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Emotional Processing and Political Judgment: Toward Integrating Political Psychology and Decision Neuroscience

Emotional Processing and Political Judgment: Toward Integrating Political Psychology and Decision Neuroscience

Chapter:
(p.71) Chapter Four Emotional Processing and Political Judgment: Toward Integrating Political Psychology and Decision Neuroscience
Source:
The Affect Effect
Author(s):
Michael L. SpezioRalph Adolphs
Publisher:
University of Chicago Press
DOI:10.7208/chicago/9780226574431.003.0004

This chapter, which connects political psychology and decision neuroscience by addressing the challenges to the development of theory about the role of emotions in decision making, also considers the recent work in areas relating emotional processes to prudential decision making and reward, as well as social judgment. The dichotomy between cognition and emotion is described. In addition, a proposal that seeks to develop the concept of emotional processing within the context of complex decision making is reported. The methodological challenges strongly indicate that construction of inferential models of information processing in the brain needs to proceed by an integrative approach. Judgment and decision making in the social realm demonstrates some of the strongest links with emotional processing. The outlook for productive collaborative work between decision neuroscientists and political psychologists is promising.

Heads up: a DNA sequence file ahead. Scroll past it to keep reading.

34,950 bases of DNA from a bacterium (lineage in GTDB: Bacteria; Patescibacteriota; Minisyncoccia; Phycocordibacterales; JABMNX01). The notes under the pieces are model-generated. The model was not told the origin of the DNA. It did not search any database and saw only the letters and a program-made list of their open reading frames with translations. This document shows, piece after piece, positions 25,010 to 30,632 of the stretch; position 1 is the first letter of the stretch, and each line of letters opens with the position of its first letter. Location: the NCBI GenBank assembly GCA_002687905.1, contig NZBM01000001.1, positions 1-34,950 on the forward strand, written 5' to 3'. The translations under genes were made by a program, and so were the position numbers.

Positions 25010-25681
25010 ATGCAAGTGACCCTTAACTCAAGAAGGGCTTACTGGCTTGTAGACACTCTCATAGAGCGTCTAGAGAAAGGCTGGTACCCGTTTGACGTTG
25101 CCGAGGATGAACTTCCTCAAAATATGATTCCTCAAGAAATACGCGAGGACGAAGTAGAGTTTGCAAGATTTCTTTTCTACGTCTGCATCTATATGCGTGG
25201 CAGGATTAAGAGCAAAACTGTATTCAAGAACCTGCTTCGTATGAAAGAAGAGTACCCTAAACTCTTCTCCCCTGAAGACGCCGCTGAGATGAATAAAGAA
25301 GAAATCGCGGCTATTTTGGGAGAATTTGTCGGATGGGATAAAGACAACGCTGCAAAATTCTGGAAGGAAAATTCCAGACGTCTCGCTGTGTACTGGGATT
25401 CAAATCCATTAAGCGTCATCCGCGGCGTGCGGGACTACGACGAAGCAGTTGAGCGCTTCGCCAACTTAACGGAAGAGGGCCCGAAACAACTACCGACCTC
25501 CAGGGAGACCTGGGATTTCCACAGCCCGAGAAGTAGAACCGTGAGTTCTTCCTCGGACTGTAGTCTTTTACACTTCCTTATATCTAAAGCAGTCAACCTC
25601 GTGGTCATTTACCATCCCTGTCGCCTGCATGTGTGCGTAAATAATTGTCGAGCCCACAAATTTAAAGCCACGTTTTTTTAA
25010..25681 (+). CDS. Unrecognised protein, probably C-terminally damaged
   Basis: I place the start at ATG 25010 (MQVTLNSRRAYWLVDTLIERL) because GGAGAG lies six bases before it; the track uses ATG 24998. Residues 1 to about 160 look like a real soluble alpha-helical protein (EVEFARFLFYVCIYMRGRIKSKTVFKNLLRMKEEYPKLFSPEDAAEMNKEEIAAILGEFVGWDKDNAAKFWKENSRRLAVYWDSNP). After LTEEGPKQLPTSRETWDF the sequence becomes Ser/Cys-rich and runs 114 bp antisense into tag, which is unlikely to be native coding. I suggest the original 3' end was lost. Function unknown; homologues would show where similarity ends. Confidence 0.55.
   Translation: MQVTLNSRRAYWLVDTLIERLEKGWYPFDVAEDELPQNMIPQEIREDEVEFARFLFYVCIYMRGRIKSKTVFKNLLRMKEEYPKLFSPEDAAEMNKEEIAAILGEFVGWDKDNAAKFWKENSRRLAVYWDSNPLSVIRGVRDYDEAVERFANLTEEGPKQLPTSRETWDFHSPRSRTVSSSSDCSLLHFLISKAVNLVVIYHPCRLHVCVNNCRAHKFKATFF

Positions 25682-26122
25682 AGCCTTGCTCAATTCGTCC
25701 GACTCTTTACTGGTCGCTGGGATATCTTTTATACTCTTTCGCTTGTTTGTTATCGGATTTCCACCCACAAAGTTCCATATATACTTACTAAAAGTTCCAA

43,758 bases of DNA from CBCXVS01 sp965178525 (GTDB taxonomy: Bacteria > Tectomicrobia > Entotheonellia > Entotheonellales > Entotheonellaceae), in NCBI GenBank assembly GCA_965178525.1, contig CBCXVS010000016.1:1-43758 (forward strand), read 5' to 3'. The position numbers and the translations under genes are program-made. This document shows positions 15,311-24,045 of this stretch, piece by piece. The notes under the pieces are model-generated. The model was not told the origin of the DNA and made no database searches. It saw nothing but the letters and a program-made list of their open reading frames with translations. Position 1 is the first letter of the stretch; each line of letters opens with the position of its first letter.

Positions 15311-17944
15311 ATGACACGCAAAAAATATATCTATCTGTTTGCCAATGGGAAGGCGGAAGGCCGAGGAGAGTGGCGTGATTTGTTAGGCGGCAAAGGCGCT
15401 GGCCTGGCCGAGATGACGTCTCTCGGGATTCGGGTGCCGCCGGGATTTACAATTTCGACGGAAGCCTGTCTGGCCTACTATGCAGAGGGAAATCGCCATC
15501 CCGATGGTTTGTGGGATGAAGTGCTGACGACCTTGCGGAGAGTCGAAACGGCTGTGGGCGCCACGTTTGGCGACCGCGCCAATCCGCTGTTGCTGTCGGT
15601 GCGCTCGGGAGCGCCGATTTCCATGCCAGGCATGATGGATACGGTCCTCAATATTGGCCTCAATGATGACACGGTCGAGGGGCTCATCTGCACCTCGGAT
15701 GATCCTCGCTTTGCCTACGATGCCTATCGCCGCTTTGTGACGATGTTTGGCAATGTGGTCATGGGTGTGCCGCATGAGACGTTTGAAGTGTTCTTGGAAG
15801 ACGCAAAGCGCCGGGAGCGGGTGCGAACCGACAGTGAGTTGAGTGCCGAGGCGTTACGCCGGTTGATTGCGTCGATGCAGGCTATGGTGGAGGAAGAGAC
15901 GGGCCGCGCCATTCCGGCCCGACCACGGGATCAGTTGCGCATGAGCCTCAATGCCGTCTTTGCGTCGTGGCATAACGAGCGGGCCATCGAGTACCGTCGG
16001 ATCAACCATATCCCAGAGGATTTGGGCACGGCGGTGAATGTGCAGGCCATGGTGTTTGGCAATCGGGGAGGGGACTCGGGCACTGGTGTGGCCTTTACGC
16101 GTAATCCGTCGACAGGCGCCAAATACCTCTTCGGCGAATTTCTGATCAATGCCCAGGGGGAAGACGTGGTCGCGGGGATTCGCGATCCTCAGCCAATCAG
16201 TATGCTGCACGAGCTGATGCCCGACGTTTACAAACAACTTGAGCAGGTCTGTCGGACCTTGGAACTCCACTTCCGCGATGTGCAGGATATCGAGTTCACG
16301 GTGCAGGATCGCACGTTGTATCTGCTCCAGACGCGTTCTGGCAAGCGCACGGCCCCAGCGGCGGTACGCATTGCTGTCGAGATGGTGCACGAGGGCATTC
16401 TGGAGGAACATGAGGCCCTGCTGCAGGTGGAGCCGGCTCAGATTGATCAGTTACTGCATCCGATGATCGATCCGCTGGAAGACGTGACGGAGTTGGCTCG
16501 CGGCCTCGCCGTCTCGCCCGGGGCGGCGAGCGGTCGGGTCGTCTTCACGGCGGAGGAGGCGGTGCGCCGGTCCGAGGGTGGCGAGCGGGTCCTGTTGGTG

Keywords:   political psychology, decision neuroscience, decision making, social judgment, cognition, emotion, emotional processing

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